‘This is about the leaders coming to the people’: State, city leaders speak with demonstrators at Lee statue

Demonstrators, city leaders have conversations at monument

RICHMOND, Va. (WWBT) - After several weeks of unrest, state lawmakers and Richmond leaders attended “Conversations at the Monument” Saturday.

The goal of the conversation was to help create a framework for change and policy as lawmakers prepare for the special session and to give the community to give voice to their concerns.

There were five “conversations stations” for residents to record their concerns, recommendations, and policy ideas. The stations had a variety of topics from housing and development, education, criminal justice reform, healthcare, and police reform.

“We’re just ready to take actions towards those concerns,” said organizer Sherri Robinson. “This is the leaders coming to the people, and we have requested that they come out here to speak with us about our concerns.”

University of Richmond Professor Thad Williamson, who manned the education tent during the event, says he was excited to see demonstrators and leaders engage in organic conversations about education in Richmond’s public schools.

“We had a framework at the beginning, talking about education in general, but also talking about a lot of specific categories from teacher pay and training, to after school programs and child care,” said Williamson. “The main thing now is that it’s about the dollars and the cents, and it’s time to prioritize funding for schools.”

First District Councilman Andreas Addison, 5th District Councilwoman Stephanie Lynch, and 9th District Councilman Mike Jones attended the event, speaking directly with demonstrators. Several senators and state delegates in addition to Police Chief Gerald Smith were also asked to attend.

“Our delegates and our state senators have had an opportunity to watch on the sidelines without necessarily having to engage from a legislative standpoint, we now get to see what they’re going to do once they go back into session,” said Jones. “I’m excited, I’m optimistic and I’m interested to see what changes they bring forth.”

Jones was asked directly by demonstrators to push police to reopen the investigation in the shooting and killing of Marcus David Peters back in 2018, who was shot and killed by Richmond Police after experiencing a mental health crisis on Interstate 95. Jones said while he is disappointed by how he and the City Council handled the incident in 2018, he’s ready to put forth the changes necessary now to make sure incidents like it doesn’t happen again.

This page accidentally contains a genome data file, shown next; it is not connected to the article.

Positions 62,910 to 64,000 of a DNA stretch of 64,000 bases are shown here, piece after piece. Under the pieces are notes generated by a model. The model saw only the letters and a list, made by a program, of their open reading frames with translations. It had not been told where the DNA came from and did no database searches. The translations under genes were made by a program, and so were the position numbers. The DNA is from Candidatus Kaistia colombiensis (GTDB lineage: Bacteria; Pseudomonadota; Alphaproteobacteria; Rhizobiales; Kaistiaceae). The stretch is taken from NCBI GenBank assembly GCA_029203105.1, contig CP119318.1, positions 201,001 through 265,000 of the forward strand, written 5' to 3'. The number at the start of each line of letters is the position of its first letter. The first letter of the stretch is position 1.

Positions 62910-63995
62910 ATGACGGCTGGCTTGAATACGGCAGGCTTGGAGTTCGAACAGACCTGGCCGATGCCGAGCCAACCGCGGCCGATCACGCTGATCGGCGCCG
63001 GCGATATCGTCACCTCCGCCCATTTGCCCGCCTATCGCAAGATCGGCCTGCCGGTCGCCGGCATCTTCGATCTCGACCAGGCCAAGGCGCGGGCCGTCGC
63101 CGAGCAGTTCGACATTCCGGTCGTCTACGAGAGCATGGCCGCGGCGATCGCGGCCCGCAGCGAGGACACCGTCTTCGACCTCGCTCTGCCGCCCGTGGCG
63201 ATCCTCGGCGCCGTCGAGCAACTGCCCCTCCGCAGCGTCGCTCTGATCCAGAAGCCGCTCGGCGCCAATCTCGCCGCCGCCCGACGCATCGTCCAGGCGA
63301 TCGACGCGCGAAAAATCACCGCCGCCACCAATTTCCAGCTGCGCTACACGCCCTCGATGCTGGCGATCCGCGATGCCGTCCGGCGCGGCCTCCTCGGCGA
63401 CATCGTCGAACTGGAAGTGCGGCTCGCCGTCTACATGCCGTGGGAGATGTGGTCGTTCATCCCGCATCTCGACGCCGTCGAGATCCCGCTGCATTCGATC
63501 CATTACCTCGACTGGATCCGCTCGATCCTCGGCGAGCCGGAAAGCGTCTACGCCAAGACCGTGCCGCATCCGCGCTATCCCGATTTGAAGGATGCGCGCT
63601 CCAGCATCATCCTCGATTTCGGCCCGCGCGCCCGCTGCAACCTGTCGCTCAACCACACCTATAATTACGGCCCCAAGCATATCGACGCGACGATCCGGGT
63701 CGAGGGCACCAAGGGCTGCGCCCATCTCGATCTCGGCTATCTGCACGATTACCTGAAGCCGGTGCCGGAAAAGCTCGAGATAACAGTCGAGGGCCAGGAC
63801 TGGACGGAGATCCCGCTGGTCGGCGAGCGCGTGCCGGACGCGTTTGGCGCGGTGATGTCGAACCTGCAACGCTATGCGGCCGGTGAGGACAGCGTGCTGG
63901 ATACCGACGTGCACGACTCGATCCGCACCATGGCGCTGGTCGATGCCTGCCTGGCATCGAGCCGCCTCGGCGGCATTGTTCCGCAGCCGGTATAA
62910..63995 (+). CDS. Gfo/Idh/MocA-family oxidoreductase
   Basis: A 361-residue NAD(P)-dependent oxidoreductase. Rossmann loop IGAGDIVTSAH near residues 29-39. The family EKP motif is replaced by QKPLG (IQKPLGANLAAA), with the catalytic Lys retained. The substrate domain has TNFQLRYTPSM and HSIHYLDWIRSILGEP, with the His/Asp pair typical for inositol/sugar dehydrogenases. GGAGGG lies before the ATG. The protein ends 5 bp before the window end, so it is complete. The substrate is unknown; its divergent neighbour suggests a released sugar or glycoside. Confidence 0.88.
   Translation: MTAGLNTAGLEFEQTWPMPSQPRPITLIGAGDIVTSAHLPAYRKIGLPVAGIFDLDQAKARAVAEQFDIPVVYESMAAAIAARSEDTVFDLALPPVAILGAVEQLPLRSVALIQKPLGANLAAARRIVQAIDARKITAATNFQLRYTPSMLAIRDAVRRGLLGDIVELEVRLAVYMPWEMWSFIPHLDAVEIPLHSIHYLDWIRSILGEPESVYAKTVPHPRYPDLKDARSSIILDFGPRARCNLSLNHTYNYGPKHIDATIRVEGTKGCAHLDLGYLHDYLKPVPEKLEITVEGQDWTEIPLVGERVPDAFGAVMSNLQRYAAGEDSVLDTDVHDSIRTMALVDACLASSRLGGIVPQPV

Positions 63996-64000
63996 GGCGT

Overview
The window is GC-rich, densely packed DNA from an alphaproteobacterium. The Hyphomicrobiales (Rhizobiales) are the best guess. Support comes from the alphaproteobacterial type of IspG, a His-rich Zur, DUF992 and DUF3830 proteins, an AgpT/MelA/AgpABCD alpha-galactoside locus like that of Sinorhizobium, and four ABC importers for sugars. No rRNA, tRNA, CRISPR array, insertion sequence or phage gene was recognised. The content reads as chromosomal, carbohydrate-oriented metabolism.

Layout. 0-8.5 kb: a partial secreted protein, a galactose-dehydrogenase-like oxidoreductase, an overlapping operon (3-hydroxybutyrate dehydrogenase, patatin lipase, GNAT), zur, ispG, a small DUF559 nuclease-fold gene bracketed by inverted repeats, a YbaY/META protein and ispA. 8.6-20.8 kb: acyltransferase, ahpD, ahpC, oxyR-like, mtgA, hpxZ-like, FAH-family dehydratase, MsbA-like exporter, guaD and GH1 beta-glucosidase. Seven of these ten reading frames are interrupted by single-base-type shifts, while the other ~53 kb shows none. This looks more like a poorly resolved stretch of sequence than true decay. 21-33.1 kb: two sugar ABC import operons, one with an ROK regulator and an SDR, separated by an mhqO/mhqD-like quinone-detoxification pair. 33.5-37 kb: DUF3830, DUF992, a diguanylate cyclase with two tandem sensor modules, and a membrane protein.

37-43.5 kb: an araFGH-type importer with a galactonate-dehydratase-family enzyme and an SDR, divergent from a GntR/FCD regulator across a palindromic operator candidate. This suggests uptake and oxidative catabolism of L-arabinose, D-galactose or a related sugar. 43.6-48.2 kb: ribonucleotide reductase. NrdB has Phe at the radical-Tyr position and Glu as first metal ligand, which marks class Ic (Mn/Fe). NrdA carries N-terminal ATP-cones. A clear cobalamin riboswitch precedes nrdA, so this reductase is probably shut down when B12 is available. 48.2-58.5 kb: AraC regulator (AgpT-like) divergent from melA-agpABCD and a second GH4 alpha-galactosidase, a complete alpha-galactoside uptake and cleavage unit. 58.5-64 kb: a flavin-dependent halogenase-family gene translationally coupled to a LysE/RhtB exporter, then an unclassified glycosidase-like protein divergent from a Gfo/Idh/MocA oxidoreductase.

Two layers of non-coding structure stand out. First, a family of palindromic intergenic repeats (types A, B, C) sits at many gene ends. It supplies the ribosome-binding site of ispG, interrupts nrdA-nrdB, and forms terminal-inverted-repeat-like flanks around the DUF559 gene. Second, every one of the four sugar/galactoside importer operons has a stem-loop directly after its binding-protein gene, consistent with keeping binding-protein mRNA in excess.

“It’s a call to action for me as a black male on the city council, that I’m intentional in how I stand in things that impact our community; so many people are in different places and they just wanted someone to help amplify their voices,” said Jones. “As I know better I’ll definitely do better and for me to hear the pain and to be desirous of being a part of the process to administer to the type of legislative help they are looking for, that’s why I’m here.”

Deborah Simmons was one of the dozens who attended, wanting to question leaders about criminal justice reform.

“I’m in support of everything, especially criminal justice, that’s my main focus because there are so many Black people, Black men being wrongfully incarcerated,” said Simmons. “I just want to see everybody continue to keep pushing forward and not look back unless it’s to look back and see how far we’ve come.”

Jones said he and other council members bore the brunt of harsh criticism from demonstrators at the event who he says had legitimate concerns that they haven’t been able to address to people directly responsible. He adds that getting the anger and frustration out is an important part of the legislative process.

“I’m here for this,” said Jones. “I’m not running from any conversation no matter how difficult it might be because that’s what I was elected for.”

“The more we can hear from them, the more that we can hear from real-life experiences which help inform how we transform our system and what policies we put forward and that’s the most important step,” said Stephanie Lynch. “It helps inform how e transform our system and what policies we put forward and that’s the most step.”

Organizers hope to make Conversations at the Monument a monthly event.

“People are angry and I’m angry at a lot of things I see, as well and“I want to see a lot of the same change that so many people in this city want to see,” said Jones.

“Instead of small meetings here or there with a senator or the mayor’s office or whomever demonstrators have been meeting with across the city, everyone here is unified,” said Robinson. “It’s my hope that state and local leaders are open to our suggestions and concerns that we have about the oppression of our black and brown families.”

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